1356 Памятник затопленным кораблям.jpg
St Vladimir Chersonesos 2012 G8.jpg
Sevastopol Chersonesus Basilica of 1935 IMG 0704 1725.jpg
Sevastopol Institute of biology of the Southern Seas IMG 4276 1725.jpg
Chersonesos Bell.jpg
Balaklava, Sevastopol.jpg
Orthographic projection of Sevastopol (in green)
Orthographic projection of Sevastopol (in green)
Map of the Crimean Peninsula with Sevastopol highlighted
Map of the Crimean Peninsula with Sevastopol highlighted
Sevastopol is located in Crimea
Location of Sevastopol within Crimea
Sevastopol is located in Europe
Location of Sevastopol within Europe
Coordinates: 44°36′00″N 33°32′00″E / 44.6°N 33.5333°E / 44.6; 33.5333Coordinates: 44°36′00″N 33°32′00″E / 44.6°N 33.5333°E / 44.6; 33.5333
StatusIndependent city1
Founded1783 (239 years ago)
 • GovernorMikhail Razvozhayev
 • Total849 km2 (328 sq mi)
100 m (300 ft)
 • Total509,992
 • Density600/km2 (1,600/sq mi)
Demonym(s)Sevastopolitan, Sevastopolian
Time zoneUTC+03:00 (MSK, de facto)
Postal code
299000–299699 (Russian system)
Area code(s)+7-8692 (Russian system)[1]
License plate92 (Russian system) (in Russian), de facto
1 City with special status of Ukraine (de jure) or federal city of Russia (de facto)

Sevastopol (/ˌsɛvəˈstpəl, səˈvæstəpl/[a]) is the largest city in Crimea and a major port on the Black Sea. Due to its strategic location and the navigability of the city's harbours, Sevastopol has been an important port and naval base throughout its history. Since the city's founding in 1783 it has been a major base for Russia's Black Sea Fleet, and it was previously a closed city during the Cold War. As of January 2021, the city of Sevastopol, largely concentrated around Sevastopol Bay and with a total area of 864 square kilometres (334 sq mi), had a population of 429,922, while the larger conglomerate of surrounding towns and rural communities boosts the total population of the area to 509,992.[2]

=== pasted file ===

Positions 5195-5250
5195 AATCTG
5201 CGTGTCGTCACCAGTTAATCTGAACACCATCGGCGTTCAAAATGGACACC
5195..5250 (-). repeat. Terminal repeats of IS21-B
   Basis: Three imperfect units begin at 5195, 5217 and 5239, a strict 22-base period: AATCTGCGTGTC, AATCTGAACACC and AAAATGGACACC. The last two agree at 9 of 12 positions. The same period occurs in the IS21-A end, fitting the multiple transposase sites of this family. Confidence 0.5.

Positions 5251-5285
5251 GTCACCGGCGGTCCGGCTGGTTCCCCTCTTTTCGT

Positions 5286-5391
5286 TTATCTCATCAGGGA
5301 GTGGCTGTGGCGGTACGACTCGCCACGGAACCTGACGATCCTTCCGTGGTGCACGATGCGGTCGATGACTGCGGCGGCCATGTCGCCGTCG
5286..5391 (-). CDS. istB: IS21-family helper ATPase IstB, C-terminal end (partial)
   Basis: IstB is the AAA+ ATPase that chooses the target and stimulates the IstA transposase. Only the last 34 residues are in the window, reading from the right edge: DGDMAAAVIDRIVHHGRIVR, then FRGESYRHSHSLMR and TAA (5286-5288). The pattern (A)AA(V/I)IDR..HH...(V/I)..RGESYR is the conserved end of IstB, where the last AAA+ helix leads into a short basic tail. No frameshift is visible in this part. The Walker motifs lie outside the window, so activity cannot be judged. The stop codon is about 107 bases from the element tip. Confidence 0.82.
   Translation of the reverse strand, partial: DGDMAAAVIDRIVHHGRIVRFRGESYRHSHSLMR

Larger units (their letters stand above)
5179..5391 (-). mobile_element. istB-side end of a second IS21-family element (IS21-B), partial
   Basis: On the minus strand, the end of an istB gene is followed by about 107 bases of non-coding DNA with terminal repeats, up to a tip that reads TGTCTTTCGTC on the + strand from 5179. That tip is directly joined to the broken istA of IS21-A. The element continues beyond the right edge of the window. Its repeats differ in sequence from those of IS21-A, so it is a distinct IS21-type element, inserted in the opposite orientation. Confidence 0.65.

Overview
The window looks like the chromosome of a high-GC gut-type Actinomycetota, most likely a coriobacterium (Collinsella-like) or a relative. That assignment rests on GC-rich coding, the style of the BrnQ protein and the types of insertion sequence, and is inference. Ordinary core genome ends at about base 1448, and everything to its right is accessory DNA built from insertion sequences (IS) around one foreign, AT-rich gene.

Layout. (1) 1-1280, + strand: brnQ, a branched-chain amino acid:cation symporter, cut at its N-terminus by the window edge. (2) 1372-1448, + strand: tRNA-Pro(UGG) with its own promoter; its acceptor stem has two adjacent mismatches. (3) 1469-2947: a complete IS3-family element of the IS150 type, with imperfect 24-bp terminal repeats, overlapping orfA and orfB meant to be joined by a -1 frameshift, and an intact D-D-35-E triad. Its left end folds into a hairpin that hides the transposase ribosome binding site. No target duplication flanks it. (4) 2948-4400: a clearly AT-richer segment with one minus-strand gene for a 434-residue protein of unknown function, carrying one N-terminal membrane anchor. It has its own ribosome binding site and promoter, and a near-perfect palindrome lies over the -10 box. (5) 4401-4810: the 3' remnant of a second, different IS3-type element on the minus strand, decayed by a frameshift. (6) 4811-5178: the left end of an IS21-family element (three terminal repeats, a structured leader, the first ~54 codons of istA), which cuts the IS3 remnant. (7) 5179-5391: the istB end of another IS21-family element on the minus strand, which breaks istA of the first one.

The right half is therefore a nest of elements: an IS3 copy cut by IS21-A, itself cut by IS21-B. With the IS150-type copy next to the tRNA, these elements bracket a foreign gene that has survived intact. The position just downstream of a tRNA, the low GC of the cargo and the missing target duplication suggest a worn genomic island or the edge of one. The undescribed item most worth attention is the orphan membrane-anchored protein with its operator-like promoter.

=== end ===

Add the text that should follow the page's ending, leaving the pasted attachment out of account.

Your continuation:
Sevastopol, along with the rest of Crimea, is internationally recognised as part of Ukraine, and under the Ukrainian legal framework the city enjoys special status. However, de facto it is administered by Russia, which annexed Crimea in 2014 and regards Sevastopol as a federal city. Both claimants consider the city to be administratively separate from the (Autonomous) Republic of Crimea. The city's population has an ethnic Russian majority, with a substantial minority of Ukrainians.

Sevastopol's unique naval and maritime features have been the basis for a robust economy. The city enjoys mild winters and moderate warm summers, characteristics that help make it a popular seaside resort and tourist destination, mainly for visitors from the former Soviet republics. The city is also an important centre for marine biology research. In particular, the military has studied and trained dolphins in the city for military use since the 1960s.[3]


The name of Sevastopolis was originally chosen in the same etymological trend as other cities in the Crimean peninsula; it was intended to express its ancient Greek origins. It is a compound of the Greek adjective, σεβαστός (sebastós, Byzantine Greek pronunciation: [sevasˈtos]; 'venerable') and the noun πόλις (pólis, 'city'). Σεβαστός is the traditional Greek equivalent (see Sebastian) of the Roman honorific Augustus, originally given to the first emperor of the Roman Empire, Augustus and later awarded as a title to his successors.

Despite its Greek origin, the name is not from Ancient Greek times. The city was probably named after Empress ("Augusta") Catherine II of the Russian Empire who founded Sevastopol in 1783. She visited the city in 1787, accompanied by Joseph II, the Emperor of Austria, and other foreign dignitaries.

In the west of the city, there are well-preserved ruins of the ancient Greek port city of Chersonesos, founded in the 5th[4] century BC by settlers from Heraclea Pontica. This name means "peninsula", reflecting its immediate location. It is not related to the ancient Greek name for the Crimean Peninsula as a whole: Chersonēsos Taurikē ("the Taurian Peninsula").